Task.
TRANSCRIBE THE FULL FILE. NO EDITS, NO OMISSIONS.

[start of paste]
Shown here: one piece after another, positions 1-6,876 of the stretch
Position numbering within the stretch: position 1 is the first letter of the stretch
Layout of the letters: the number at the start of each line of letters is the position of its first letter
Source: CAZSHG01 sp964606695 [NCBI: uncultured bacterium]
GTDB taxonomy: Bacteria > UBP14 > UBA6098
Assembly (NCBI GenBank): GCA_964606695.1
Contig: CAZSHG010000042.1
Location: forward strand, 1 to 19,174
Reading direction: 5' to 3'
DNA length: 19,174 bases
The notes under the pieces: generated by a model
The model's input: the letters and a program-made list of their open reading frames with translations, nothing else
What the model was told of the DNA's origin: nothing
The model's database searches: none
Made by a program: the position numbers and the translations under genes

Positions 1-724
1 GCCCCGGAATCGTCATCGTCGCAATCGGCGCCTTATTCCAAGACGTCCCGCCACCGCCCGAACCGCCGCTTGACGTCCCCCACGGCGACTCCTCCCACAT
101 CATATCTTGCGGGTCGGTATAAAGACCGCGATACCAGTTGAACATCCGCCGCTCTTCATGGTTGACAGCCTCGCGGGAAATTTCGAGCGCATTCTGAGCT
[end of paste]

Shown here: one piece after another, positions 1-6,876 of the stretch
Position numbering within the stretch: position 1 is the first letter of the stretch
Layout of the letters: the number at the start of each line of letters is the position of its first letter
Source: CAZSHG01 sp964606695 [NCBI: uncultured bacterium]
GTDB taxonomy: Bacteria > UBP14 > UBA6098
Assembly (NCBI GenBank): GCA_964606695.1
Contig: CAZSHG010000042.1
Location: forward strand, 1 to 19,174
Reading direction: 5' to 3'
DNA length: 19,174 bases
The notes under the pieces: generated by a model
The model's input: the letters and a program-made list of their open reading frames with translations, nothing else
What the model was told of the DNA's origin: nothing
The model's database searches: none
Made by a program: the position numbers and the translations under genes

Positions 1-724
1 GCCCCGGAATCGTCATCGTCGCAATCGGCGCCTTATTCCAAGACGTCCCGCCACCGCCCGAACCGCCGCTTGACGTCCCCCACGGCGACTCCTCCCACAT
101 CATATCTTGCGGGTCGGTATAAAGACCGCGATACCAGTTGAACATCCGCCGCTCTTCATGGTTGACAGCCTCGCGGGAAATTTCGAGCGCATTCTGAGCT